We saw two very cropped blazers at the BAFTAs — in one post, no less — and on Saturday, Carey Mulligan hosted SNL in an Aliette ensemble that revolved around one. I am not sure I’m ready for this. Which is ironic given that at one time I WAS ready, because I bought a cropped blazer with sequin lapels off Gilt on a deep, deep sale, and when it arrived, I thought, “This is really cute but I wish it were longer.” THEN WHY DID YOU BUY IT, HEATHER? I managed to miss the return window and then eventually donated it, and now here we are and I could have been on-trend. Except let’s be real: That is advanced science and I am still in Chemistry 101.
Carey’s suffers from the weird arm loops, too, which ended up looking like a combination of wings and restraints whenever she tried to lift her arms. They chose correctly, in that mostly we saw her torso and so the outfit didn’t need an interesting lower half, but at the same time it was a very… flappy… experience.
She wore a really foxy sequin dress to introduce Kid Cudi’s second performance, which has gotten a lot of attention because he wore a floral dress:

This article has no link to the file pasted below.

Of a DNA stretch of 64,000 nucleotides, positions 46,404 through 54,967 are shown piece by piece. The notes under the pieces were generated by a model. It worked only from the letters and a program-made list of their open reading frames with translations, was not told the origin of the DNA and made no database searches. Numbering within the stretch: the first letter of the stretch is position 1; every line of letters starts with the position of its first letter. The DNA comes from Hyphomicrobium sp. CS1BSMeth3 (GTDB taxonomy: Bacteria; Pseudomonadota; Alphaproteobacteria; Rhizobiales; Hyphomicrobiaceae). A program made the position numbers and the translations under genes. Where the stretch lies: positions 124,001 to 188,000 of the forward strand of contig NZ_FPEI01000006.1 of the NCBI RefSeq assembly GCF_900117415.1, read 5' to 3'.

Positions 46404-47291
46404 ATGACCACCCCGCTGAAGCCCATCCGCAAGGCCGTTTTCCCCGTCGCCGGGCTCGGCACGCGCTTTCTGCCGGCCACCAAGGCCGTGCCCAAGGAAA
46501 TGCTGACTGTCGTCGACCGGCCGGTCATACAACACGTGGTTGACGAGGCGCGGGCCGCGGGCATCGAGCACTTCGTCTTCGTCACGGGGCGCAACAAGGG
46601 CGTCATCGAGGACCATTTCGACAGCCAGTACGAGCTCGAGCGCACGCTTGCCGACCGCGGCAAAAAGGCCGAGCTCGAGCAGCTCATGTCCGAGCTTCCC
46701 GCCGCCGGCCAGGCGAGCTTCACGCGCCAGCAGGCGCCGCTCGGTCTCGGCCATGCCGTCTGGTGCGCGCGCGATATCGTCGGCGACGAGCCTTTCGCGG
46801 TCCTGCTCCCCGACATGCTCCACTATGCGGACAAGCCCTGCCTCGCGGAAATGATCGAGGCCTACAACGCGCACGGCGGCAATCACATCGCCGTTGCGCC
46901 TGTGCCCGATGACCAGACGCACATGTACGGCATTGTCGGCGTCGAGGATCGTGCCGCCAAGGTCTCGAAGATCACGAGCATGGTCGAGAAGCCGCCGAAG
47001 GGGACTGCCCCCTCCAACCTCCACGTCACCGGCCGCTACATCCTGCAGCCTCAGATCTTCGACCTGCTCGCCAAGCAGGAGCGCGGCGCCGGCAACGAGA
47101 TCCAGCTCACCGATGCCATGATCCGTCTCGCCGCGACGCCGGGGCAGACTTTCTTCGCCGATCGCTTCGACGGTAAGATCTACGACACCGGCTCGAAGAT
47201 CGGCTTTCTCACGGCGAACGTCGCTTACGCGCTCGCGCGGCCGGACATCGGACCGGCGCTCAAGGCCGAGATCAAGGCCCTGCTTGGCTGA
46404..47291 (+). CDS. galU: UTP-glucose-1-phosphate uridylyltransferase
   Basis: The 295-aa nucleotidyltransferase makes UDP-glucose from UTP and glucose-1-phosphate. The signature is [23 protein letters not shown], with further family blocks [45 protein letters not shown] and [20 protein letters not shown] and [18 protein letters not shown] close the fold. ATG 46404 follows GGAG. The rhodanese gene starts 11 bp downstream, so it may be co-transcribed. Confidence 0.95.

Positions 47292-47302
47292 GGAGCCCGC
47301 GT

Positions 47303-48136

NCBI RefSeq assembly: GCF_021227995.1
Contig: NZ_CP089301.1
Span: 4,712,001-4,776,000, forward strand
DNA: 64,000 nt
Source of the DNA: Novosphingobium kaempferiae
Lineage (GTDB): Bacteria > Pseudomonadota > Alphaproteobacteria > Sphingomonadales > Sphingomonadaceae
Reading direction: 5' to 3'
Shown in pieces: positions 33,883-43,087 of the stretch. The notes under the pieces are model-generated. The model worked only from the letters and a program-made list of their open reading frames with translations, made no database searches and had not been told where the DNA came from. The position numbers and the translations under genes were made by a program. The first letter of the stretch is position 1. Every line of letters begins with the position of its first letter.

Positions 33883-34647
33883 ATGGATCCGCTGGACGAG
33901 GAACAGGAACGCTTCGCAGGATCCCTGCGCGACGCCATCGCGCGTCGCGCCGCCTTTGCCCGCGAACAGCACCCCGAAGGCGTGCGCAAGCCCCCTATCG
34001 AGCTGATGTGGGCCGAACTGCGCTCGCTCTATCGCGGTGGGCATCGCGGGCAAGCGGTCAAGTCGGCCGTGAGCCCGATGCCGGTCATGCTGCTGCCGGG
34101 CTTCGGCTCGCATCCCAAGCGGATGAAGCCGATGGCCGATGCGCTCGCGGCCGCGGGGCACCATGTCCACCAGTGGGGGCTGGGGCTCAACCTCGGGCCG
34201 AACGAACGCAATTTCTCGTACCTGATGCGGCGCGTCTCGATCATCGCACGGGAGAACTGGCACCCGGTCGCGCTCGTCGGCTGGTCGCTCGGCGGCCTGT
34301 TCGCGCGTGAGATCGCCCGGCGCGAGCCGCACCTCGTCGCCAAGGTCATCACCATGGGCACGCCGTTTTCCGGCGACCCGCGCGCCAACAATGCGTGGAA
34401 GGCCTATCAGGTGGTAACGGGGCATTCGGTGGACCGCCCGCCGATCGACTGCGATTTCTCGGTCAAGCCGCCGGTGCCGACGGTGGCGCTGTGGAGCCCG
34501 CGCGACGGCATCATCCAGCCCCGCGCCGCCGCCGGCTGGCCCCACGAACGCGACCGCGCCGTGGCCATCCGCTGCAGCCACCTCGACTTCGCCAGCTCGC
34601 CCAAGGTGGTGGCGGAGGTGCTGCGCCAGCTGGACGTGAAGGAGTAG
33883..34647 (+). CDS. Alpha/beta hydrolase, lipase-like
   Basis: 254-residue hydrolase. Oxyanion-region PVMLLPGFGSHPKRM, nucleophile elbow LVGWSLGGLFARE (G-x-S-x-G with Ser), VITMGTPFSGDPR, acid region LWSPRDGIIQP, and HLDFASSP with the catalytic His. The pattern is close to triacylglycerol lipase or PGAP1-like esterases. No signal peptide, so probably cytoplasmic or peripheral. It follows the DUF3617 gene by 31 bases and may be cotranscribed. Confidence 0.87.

The frock is a custom Virgil Abloh/Off White design, done as a specific homage to a shirt once worn by Kurt Cobain — and the song was called “Sad People.” For his first performance he wore a sweater that also evoked Cobain from MTV’s Unplugged, with a Chris Farley t-shirt underneath it. Here are all four together. Kid Cudi has a history of speaking about and writing songs about depression, which I learned when I looked up “Sad People” and found this essay from December by somebody who’d found a lot of solace and help in the rapper’s lyrics and in his openness. Referencing Cobain at this point in time, and in a very big and unmissable way, sure seems like a very pointed message that even as the pandemic is (hopefully, maybe) on the wane, the mental health fallout is still only beginning. If you have been depressed or experiencing thoughts of suicide, please know the world is better with you in it and you are not and will never be alone. The hotline is 1-800-273-8255.